Compared with the greatest ever duty-free deliveries of Russian oil to Belarus, developments on its western flank have been arguably less significant. On March 19, Justas Paleckis, the European Parliament’s rapporteur on Belarus, made a statement that Minsk is ready to release the remaining political prisoners (http://belsat.eu/en/wiadomosci/a,13134,paleckis-minsk-is-prepared-to-release-political-prisoners.html). The statement followed his four-day visit to Minsk and was immediately rebuked by Andrei Sannikov, a 2010 presidential hopeful living in the United Kingdom after being granted asylum. Sannikov, whose freedom was sought by the West, was released from prison after he petitioned for Lukashenka’s pardon. According to the Belarusian opposition figure, Paleckis “got involved in the dirty game” (http://www.charter97.org/en/news/2013/3/20/66868/).
On March 14, Belarusian Foreign Minister Vladimir Makei met with Andrejs Pildegovics, deputy state secretary in the Latvian foreign ministry and former Latvian ambassador to the United States (http://www.belta.by/ru/all_news/politics/Makej-provel-peregovory-s-zamestitelem-gossekretarja—politicheskim-direktorom-MID-Latvii_i_627327.html). Also, Belarus’s Deputy Foreign Minister Alena Kupchina made an evocative appearance on France’s International News Channel France 24, suggesting that Lukashenka is Belarus’s nation-builder, that Belarus is transitioning to a democracy at its own pace and that the European Union’s sanctions are frowned upon by ordinary Belarusians (http://www.france24.com/en/20130321-interview-alena-kupchyna-belarus-deputy-foreign-minister-alexander-lukashenko-human-rights-eu-sanctions).
On March 22, the Italian ambassador to Belarus, Arnaldo Abeti averred that a dialogue with Minsk is necessary. Abeti suggested that Foreign Minister Makei be removed from the EU list of Belarusian officials under travel sanctions (http://naviny.by/rubrics/eu/2013/03/22/ic_articles_627_181218/print/). Sannikov’s web resource Charter97 dutifully slammed Abeti as a Lukashenka lobbyist (http://www.charter97.org/en/news/2013/3/22/66968/). Sannikov has repeated the same accusation against anyone trying to reach out to Belarus to improve relations, including the Jamestown Foundation after it led a fact finding mission to Belarus earlier this year to obtain information about the Belarusian role in allowing NATO and US supplies to be transported to Afghanistan via the Northern Distribution Network (NDN) (http://www.jamestown.org/press/pressreleases/single/?tx_ttnews[tt_news]=40385&tx_ttnews[backPid]=7&cHash=e6cf100da57ebb87e400479cdbff5b85).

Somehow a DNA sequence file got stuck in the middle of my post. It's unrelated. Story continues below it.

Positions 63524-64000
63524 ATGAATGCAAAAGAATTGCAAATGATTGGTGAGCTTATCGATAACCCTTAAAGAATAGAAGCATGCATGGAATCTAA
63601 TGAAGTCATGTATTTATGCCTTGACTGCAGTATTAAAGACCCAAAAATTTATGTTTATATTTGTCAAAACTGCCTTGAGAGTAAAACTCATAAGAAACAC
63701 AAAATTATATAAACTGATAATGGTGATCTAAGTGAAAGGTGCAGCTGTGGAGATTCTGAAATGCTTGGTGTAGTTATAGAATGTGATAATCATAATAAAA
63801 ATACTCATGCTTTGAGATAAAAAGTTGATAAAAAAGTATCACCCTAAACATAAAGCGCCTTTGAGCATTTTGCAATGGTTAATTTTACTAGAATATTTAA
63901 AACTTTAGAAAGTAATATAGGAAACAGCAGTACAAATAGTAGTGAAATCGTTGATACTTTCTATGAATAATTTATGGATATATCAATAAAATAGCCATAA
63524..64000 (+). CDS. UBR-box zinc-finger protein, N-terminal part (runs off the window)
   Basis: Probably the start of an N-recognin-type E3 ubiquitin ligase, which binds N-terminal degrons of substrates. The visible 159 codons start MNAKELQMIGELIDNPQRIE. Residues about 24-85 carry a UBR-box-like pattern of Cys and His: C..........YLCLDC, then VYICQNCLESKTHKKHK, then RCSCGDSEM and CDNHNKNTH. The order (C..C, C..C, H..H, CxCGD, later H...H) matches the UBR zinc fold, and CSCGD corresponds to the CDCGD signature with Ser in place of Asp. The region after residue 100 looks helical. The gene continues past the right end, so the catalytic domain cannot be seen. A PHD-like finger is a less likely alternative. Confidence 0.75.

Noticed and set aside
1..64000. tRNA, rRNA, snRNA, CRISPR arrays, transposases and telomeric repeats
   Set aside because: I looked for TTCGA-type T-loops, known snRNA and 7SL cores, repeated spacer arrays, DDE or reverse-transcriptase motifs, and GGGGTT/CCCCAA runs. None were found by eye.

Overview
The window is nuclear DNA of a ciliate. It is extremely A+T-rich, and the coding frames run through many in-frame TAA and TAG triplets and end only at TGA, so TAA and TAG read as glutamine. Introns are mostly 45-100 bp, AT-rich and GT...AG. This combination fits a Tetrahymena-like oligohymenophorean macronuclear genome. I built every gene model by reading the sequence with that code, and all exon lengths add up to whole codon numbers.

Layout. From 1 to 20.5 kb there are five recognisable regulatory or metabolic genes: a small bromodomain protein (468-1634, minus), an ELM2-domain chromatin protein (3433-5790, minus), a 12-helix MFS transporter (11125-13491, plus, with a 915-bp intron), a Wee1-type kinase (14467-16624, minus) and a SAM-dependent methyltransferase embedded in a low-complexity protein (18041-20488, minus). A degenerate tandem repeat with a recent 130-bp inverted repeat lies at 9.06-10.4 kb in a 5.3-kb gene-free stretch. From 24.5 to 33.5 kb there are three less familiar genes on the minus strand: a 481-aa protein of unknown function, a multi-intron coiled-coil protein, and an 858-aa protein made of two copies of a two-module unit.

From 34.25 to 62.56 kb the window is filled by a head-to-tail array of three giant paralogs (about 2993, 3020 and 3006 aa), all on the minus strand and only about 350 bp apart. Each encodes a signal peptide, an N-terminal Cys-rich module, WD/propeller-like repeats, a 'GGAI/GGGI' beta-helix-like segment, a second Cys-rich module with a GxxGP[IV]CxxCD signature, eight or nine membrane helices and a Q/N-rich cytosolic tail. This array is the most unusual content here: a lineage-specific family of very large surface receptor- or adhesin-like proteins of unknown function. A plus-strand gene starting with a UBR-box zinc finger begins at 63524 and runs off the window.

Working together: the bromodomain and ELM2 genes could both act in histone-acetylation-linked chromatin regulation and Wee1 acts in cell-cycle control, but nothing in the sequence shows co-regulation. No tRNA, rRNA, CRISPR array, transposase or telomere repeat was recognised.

According to the Italian ambassador, in 2012, Italy issued more than 40,000 visas to Belarusian citizens, including 18,000 visas to children on recreational programs. In this regard it is noteworthy that Belarus remains the world leader in the number of Schengen visas issued to it per 1,000 citizens (73) for the third year in a row. In 2012, Belarusians received 693,425 short-term Schengen visas, of which 291,827 visas were issued by Poland, 193,219 were issued by Lithuania, and 65,809 by Germany (http://www.svaboda.org/content/article/24933902.html). Information about Belarusians’ frequent trips to the West is rarely invoked by the politically correct analysts, for if Belarus is a dictatorship, it is supposed to maintain isolation from the outside world.
Yet, despite Belarus’s frontrunner standing on visas to the EU, it is difficult to shrug off the impression of a stark contrast between how Russia and the West deal with that country. Whereas Russia continues to be in touch with the actual decision-makers in Minsk and offers tangible economic benefits to Belarus, the West proudly refrains from both and yet pretends it has a principled Belarus policy. No wonder that in the words of Alexander Klaskovsky, a veteran journalist, “there is no alternative to Belarus’s soft drift to the East into a trap of Putin’s Eurasian project. And there is no guarantee that the point of no return will not be reached at some point” (http://naviny.by/rubrics/politic/2013/03/19/ic_articles_112_181180/).